In northern Israel, in the upper part of Galilee, archaeologists from Tel Hai College, the Israel Antiquities Authority, and the Hebrew University of Jerusalem have discovered a mysterious dolmen (a large table-like stone structure) over 4,000 years old in a large field of similar dolmens. They were found closed to the Shamir kibbutz.
The dolmen is distinguished by its huge dimensions, as well as the rock paintings within it, and the structure around it. It was discovered by Professor Gonen Sharon of the Galilee Studies Program at the Tel Hai College. The dolmen is just one of more than 400 huge stone structures dating to the Intermediate Bronze Age (over four thousand years ago) that are located in the dolmen field around Kibbutz Shamir.
When Professor Sharon entered the chamber built beneath the largest dolmen he was surprised to discover rock drawings engraved in its ceiling. The discovery of the engravings led to a research project of the dolmen and its environs which produced new revelations concerning dolmens in Israel.
“This is the first art ever documented in a dolmen in the Middle East”, said Uri Berger, an archaeologist with the Israel Antiquities Authority and partner in the study.
“The engraved shapes depict a straight line going to the center of an arc. About fifteen such engravings were documented on the ceiling of the dolmen, spread out in a kind of arc along the ceiling. No parallels exist for these shapes in the engraved rock drawings of the Middle East, and their significance remains a mystery. The panel depicting the art was scanned in the field by the Computerized Archaeology Laboratory of the Hebrew University. By means of an innovative technique, a three-dimensional model of the engraving was produced. “The three-dimensional scan enabled us to identify engravings that otherwise could not be seen with the naked eye”, explained Professor Lior Grossman, the laboratory director.
The chamber inside the dolmen where the engravings were found on its ceiling is large, measuring 2 × 3 meters, and the stone covering it is also huge, weighing an estimated fifty tons at least! In a video, Sharon explained that the team has determined that there are four sub-chambers beneath the tumulus where the dolmen is located, making the dolmen site one of the most complex yet found.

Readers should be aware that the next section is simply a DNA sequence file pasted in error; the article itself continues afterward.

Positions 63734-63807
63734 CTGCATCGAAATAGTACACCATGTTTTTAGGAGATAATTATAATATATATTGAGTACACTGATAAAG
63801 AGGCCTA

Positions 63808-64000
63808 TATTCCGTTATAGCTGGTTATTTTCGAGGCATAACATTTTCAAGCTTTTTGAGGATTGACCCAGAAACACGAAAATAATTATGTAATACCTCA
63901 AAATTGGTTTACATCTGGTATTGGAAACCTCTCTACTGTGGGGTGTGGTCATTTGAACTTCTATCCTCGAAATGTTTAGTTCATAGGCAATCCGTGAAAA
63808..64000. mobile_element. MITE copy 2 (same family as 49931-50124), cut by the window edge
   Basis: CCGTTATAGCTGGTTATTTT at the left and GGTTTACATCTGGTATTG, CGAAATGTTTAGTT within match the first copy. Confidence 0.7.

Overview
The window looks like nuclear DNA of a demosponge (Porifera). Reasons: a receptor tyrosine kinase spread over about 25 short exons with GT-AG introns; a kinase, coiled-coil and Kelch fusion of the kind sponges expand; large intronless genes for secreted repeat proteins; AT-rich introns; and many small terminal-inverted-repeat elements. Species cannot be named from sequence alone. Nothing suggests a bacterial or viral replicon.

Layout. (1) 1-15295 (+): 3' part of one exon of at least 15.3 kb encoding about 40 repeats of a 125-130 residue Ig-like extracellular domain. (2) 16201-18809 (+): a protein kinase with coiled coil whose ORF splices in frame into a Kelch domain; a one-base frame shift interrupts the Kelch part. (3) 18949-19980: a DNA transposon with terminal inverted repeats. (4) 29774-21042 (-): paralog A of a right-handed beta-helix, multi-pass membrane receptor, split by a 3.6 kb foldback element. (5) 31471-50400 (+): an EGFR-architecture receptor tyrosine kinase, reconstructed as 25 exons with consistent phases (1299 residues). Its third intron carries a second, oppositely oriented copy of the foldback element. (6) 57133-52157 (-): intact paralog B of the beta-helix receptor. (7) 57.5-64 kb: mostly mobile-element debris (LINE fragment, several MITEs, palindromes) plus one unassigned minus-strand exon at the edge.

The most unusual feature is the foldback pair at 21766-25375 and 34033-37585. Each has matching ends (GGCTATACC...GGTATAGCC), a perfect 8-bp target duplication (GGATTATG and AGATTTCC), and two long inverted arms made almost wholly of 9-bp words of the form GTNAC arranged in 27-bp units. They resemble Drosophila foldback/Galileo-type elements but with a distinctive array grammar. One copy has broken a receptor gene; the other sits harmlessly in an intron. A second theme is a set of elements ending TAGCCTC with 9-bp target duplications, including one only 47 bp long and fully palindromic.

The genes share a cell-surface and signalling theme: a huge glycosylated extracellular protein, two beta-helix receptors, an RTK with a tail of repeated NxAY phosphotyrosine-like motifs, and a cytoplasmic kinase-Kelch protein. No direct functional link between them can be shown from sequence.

Also found in the dolmen chamber were beads of various colors, some of which are made of glass.
The archaeologist determined that this is one of the largest stones ever used in the construction of dolmens in the Middle East. The dolmen was enclosed within an enormous stone heap (tumulus), which is about 60 feet in diameter. It is estimated that the stones weigh at least 440 tons. At least four smaller dolmens that were positioned at the foot of the decorated dolmen were identified inside the stone heap. In other words, what we have here is a huge monumental structure built hierarchically (with a main cell and secondary cells). This is the first time such a hierarchical dolmen has been identified in the Middle East.
The huge dolmen at Kibbutz Shamir is just one of hundreds of enormous densely scattered structures in this region. It bears witness to the existence of a significant and established governmental system in the region during the “Middle Ages” of the Bronze Age. Archaeologists tend to interpret the past based on material finds. The absence of cities, large settlements and monumental buildings attests to the collapse of the governmental and economic systems during a "dark period" in history. The dolmens tell a different story about the period – a story about a society that had a complex governmental and economic system that executed monumental engineering projects but did not leave behind any other archaeological evidence.
“The gigantic dolmen at Kibbutz Shamir is without doubt an indication of public construction”, said Sharon, “that required a significant amount of manpower over a considerable period of time. During that time all of those people had to be housed and fed. The building of such a huge construction necessitated knowledge of engineering and architecture that small nomadic groups did not usually possess. And even more importantly, a strong system of government was required here that could assemble a large amount of manpower, provide for the personnel and above all direct the implementation and control of a large and lengthy project."
Despite all this, the circumstances surrounding the construction of the dolmens, the technology involved in it and the culture of the people who built them are still one of the great mysteries of the archeology of Israel.